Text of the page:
KUALA LUMPUR, May 10 — Teoh Beng Hock was in the lowest risk group for suicide when he entered the custody of the Malaysian Anti-Corruption Commission (MACC), a forensic psychiatrist said in his report to a royal panel investigating the DAP political aide’s death today.
Dr Paul Mullen also said in his report to the royal commission of inquiry (RCI) investigating Teoh’s death that there was no reason for Teoh to conclude that he had shamed himself or betrayed his colleagues when he was questioned by the MACC.
“In brief, it is my opinion that Teoh Beng Hock was firmly in the lowest risk group for suicide when he was taken into MACC custody,” said Dr Mullen in his report, which was provided to the press today.
“His statement (to the MACC)… does not seem to clearly implicate him, or anyone else, in offences… this is not a context which, in my experience, leads to suicide in custody… there is nothing of which I have been made aware to explain panic and distress sufficient to drive him to conclude his honour had been irreparably tarnished,” added the Australian doctor.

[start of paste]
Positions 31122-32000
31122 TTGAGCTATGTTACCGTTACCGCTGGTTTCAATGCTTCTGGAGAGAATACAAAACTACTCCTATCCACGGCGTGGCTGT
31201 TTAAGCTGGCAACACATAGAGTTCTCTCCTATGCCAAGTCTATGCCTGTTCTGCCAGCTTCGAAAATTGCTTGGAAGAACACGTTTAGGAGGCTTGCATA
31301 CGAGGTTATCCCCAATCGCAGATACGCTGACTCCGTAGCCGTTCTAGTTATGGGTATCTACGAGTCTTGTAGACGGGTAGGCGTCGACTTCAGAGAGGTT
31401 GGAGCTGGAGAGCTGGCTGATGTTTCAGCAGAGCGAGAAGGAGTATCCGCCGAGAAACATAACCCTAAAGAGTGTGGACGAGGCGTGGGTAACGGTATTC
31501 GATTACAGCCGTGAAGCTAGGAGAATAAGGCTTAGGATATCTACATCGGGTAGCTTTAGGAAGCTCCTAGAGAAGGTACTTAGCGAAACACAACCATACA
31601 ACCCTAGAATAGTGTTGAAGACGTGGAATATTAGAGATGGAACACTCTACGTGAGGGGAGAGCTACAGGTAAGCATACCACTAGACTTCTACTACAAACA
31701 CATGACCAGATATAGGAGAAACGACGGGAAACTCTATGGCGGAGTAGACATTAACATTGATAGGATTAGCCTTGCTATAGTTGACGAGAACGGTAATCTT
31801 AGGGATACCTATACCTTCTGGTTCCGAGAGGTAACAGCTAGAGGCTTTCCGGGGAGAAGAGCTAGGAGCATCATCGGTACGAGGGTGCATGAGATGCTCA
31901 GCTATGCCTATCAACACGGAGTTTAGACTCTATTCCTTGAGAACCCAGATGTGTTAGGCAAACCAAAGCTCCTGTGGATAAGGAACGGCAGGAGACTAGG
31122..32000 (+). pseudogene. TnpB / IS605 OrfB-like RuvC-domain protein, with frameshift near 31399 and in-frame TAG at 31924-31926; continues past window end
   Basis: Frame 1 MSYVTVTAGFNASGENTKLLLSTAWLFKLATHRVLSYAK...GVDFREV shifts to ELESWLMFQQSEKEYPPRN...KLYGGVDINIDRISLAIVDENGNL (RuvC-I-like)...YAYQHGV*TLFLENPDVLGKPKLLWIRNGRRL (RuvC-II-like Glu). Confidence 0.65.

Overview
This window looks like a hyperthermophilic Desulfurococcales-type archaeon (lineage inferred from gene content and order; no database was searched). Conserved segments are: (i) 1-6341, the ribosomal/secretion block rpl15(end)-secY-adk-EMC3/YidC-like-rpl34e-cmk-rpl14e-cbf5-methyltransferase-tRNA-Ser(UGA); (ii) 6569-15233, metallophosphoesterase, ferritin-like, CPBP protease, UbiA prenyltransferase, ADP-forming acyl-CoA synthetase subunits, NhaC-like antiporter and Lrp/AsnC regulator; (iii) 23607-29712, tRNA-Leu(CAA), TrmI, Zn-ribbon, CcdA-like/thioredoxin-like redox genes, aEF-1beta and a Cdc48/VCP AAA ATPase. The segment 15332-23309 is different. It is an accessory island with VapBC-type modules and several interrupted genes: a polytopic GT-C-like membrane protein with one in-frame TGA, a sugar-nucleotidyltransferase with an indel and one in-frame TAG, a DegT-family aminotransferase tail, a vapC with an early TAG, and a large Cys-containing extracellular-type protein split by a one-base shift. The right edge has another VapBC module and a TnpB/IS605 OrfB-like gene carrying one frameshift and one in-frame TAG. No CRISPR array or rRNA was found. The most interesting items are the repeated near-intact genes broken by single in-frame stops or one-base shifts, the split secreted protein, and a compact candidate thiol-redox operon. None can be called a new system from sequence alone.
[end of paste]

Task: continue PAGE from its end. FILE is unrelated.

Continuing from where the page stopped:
Dr Mullen’s report came as the RCI concluded hearing testimony from 70 witnesses today in its bid to unravel the mysterious circumstances behind Teoh’s death.
Dr Mullen was not called to give oral testimony at the inquiry.